Originally posted 2015-06-24 07:10:05.
Kelsey Laugel | www.amdlawgroup.com
The Advocate General of the Court of Justice of the European Union (EU) advised the European Court that Nestlé’s attempts to trademark the Kit Kat’s distinctive four-fingered shape does not comply with EU law. This opinion is likely to effectively end Nestlé’s attempts to trademark the shape of the candy as European Court judges usually follow the opinions of advocate generals.
This is merely the latest setback for Nestlé in a continuous battle between it and Cadbury, now owned by Mondelez, over trademarking their food in the UK. The case dates back to 2010 when Nestlé first sought to register the shape of the four-fingered wafer in the UK, arguing that the candy bar’s shape and the resulting ability of consumers to “snap” the four wafers apart had become distinctively associated with the Kit Kat. However, rival Cadbury quickly moved to challenge the registration, which resulted in the UK Intellectual Property Hearing Office’s rejection of the trademark for lacking inherent distinctive character.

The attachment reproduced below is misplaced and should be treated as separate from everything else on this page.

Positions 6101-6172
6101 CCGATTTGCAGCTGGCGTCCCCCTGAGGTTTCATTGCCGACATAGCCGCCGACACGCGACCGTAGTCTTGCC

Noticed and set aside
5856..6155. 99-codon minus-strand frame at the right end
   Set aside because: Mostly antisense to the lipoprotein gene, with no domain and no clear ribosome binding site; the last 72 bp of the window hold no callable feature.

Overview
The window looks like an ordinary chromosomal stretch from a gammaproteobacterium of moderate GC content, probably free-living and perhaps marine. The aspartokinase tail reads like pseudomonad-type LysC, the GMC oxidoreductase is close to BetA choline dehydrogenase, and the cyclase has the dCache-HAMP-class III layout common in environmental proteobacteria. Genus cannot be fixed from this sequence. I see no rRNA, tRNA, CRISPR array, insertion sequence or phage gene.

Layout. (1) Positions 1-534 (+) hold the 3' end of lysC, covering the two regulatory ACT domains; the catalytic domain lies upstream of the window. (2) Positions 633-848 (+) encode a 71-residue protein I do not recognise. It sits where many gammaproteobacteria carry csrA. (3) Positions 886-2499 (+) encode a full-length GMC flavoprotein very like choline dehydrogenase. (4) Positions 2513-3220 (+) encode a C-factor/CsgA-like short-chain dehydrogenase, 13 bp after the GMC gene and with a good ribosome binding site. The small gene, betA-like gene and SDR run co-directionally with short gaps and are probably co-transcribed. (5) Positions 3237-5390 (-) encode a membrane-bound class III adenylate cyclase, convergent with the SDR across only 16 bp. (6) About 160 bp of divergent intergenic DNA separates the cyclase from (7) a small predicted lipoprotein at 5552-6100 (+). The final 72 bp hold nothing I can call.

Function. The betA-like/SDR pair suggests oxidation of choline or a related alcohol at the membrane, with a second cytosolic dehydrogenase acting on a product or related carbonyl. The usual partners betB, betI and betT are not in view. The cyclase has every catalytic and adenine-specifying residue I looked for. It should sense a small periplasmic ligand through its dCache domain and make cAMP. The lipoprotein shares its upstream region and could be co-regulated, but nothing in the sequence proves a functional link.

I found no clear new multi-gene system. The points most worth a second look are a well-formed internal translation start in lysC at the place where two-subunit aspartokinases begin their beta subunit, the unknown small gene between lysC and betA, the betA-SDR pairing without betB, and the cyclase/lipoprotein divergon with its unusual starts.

Cadbury’s action in the current case is likely due to Nestlé’s previous interference in 2004 with their attempts to trademark the distinctive purple color, specifically named Pantone 2685C, used in the packaging of their chocolate products. After several years of hearings, Nestlé effectively thwarted Cadbury’s attempts to trademark the color through the Court of Appeals in 2013.
While the decision is not yet final, Nestlé must prove that the Kit Kat’s shape is at a level of distinctiveness much greater than mere recognition by consumers in order to succeed in its trademark attempts. If its application does prove successful, Nestlé will have the power to prevent competitors from making rival candy bars of the same size and shape. In practice, shapes are difficult to prove sufficiently distinctive because it is hard to show that consumers see the shape of the product alone as an indicator of the brand as opposed to the label. Regardless, Kit Kat, as the fifth most popular chocolate brand in the UK, remains an enormously popular candy, and the outcome of the battle will prove an important development in both the confectionary industry and the direction of trademark law.